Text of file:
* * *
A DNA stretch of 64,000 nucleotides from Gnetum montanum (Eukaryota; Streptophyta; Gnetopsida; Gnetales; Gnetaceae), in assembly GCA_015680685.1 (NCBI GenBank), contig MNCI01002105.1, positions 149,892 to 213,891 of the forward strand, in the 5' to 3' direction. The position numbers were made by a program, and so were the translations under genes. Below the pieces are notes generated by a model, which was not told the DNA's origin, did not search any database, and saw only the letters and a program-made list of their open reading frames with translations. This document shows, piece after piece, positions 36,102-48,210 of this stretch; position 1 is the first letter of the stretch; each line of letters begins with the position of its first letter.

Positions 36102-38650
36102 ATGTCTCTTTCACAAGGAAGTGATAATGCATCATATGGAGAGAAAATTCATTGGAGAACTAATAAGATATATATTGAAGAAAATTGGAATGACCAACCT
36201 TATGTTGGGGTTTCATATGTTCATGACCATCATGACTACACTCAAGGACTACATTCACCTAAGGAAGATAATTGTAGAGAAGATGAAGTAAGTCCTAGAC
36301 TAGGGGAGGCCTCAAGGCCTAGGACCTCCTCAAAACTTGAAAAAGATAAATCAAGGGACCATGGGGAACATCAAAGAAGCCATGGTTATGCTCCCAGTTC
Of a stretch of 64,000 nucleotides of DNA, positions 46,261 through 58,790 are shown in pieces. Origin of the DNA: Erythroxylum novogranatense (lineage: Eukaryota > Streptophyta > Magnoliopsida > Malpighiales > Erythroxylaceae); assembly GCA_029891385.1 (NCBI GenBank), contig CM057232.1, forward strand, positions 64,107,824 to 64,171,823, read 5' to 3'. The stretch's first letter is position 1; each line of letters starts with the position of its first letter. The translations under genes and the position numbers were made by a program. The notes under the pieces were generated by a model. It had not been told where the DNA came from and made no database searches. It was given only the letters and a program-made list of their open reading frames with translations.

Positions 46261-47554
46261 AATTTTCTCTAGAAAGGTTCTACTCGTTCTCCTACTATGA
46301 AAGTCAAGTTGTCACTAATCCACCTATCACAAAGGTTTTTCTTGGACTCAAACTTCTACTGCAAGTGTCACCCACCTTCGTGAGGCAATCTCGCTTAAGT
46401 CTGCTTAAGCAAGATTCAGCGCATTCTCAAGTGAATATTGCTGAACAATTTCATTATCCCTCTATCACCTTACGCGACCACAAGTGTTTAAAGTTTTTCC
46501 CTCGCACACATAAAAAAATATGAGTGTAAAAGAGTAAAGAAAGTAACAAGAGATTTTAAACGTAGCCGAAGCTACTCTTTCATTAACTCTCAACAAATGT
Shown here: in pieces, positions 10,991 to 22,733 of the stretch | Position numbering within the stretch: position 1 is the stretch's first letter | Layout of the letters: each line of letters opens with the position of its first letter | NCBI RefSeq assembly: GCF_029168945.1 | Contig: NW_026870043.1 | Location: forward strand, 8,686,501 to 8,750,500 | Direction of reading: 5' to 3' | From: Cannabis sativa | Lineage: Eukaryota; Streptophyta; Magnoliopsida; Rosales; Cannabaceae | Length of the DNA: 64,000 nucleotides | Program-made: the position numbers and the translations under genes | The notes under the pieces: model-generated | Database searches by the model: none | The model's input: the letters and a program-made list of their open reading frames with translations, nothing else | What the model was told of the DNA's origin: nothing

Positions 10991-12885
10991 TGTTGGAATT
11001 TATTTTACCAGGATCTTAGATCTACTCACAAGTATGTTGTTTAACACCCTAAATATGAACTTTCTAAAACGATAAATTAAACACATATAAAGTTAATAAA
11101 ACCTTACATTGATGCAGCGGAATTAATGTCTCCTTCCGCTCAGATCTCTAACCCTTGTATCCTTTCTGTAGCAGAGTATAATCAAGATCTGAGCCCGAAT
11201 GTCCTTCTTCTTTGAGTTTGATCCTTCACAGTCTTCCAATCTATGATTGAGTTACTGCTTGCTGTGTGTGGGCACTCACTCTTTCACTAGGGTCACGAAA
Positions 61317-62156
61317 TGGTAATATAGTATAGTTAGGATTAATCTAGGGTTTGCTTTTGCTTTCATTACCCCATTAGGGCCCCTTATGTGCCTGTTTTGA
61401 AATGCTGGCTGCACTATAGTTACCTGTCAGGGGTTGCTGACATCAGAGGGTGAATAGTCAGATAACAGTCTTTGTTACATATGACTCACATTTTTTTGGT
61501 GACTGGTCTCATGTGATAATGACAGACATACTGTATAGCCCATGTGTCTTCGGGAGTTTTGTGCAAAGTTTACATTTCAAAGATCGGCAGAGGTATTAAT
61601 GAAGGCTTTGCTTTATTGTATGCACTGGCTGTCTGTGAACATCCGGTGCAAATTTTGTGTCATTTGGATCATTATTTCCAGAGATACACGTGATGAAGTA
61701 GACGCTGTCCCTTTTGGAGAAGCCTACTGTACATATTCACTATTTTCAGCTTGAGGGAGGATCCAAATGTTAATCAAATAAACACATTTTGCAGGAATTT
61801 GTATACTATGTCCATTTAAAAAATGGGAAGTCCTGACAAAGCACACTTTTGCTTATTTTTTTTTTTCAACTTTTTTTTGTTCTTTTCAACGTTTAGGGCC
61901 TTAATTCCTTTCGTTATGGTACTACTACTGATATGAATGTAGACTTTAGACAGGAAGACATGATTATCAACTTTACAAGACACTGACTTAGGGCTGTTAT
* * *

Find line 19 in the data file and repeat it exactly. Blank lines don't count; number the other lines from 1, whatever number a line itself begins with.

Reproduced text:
61317 TGGTAATATAGTATAGTTAGGATTAATCTAGGGTTTGCTTTTGCTTTCATTACCCCATTAGGGCCCCTTATGTGCCTGTTTTGA